Thursday, March 21, 2013

Pay Attention!

Our texts for this Palm Sunday are Luke 19:28-42 and Philippians 2:5-11, which can be read here.

You may think you do not need to read the Palm Sunday narrative again; this is one we've heard enough to have down.  Jesus rides donkey; people wave palms and cry "Hosanna"; giant mob raves over Jesus on Sunday, cries out "Crucify Him" on Friday morning.

If this is your assessment, please click the link above and read again.  You will notice that Luke's version of what happened on Jesus' entry to Jerusalem bears little resemblance to what I just described:

  • There were no palms or even "leafy branches" described by Luke, but only the people's cloaks laid along the road and atop the donkey (we get the palms from John's version; never worry, though, I won't make you all wave your coats during the opening hymn on Sunday--though it's kind of tempting!)
  • The traditional cry of "Hosanna" is not uttered; rather, we get a rephrasing of one of Luke's favorite calls, a one similar to that heard at Jesus' birth, is heard now again here: "Peace in heaven, and glory in the highest heaven!"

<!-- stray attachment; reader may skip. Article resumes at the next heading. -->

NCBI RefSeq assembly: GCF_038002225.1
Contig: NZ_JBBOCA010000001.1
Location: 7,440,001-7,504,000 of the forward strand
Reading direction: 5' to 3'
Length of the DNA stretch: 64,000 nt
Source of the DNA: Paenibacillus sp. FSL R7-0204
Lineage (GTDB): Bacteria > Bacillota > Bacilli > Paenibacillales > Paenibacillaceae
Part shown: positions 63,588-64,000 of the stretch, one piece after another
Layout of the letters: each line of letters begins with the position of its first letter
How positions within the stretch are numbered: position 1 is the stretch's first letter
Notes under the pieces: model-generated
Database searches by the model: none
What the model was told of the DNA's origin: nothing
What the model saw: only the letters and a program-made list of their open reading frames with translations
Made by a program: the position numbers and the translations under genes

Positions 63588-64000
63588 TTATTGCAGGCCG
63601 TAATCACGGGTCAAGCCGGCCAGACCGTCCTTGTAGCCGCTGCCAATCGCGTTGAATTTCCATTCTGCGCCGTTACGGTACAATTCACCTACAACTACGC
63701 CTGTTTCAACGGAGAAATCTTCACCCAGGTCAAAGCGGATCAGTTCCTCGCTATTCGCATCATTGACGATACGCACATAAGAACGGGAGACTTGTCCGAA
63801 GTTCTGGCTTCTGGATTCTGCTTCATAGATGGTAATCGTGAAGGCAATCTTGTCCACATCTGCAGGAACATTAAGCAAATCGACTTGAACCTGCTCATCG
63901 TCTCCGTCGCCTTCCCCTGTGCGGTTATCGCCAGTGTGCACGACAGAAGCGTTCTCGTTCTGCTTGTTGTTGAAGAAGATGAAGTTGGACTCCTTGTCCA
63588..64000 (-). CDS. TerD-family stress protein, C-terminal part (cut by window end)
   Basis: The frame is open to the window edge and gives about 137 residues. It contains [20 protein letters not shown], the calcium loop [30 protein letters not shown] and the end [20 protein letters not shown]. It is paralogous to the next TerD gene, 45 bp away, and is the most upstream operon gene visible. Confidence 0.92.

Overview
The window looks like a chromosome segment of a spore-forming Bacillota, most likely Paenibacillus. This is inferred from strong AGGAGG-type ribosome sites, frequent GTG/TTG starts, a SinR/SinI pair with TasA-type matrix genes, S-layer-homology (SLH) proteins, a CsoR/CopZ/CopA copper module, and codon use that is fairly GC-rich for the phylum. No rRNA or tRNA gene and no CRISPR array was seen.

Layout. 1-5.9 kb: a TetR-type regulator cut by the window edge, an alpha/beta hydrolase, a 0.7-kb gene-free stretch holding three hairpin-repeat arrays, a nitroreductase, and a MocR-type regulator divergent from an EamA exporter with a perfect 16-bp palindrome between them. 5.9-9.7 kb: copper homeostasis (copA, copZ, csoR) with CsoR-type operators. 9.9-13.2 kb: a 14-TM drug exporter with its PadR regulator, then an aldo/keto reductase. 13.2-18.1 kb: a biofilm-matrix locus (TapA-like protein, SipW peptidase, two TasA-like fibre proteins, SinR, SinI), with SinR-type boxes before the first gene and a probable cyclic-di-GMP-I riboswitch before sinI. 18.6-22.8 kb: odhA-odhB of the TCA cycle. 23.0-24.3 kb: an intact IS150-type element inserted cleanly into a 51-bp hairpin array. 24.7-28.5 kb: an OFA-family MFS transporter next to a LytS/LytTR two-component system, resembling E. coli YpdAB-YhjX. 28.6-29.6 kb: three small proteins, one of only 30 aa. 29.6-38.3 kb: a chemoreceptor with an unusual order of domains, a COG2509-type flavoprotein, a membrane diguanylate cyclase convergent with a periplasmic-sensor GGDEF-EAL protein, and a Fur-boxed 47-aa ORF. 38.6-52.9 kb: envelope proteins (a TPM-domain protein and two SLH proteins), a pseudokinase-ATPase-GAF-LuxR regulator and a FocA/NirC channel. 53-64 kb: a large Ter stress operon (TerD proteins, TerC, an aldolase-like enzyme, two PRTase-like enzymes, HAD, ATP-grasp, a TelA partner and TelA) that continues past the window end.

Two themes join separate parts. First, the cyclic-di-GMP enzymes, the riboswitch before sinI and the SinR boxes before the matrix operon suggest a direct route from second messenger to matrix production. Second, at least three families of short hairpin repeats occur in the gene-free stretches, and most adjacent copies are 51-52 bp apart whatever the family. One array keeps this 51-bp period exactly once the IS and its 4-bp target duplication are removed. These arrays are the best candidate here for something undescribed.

• We do not see huge crowds here, but rather just the "multitude of disciples"--those who have been following Jesus along this road.  It may have actually been a somewhat quiet, smaller brood than the throngs we imagine (though rowdy enough to get the attention of some Pharisees desperate to keep the peace!).  This also means that, at least in Luke's account, those who acclaim him in the Palm Sunday entry are not the same ones calling out for blood five days later.  The disciples fail him, yes, but they do not turn on him; they simply disappear.  I don't know if this is better or worse, but it is different.

So what do you make of these differences?  What kind of picture is Luke trying to paint of Jesus' entry into Jerusalem?  Consider this, then spend some time reading the events that will unfold later in the week--I might recommend reading on, to the events of Thursday and Friday, perhaps in a version such as The Message.  How does Luke's entry set the stage for the more somber story he will tell a few chapters--a few days--later?  What do we need to pay attention to in this familiar story that we may have overlooked?

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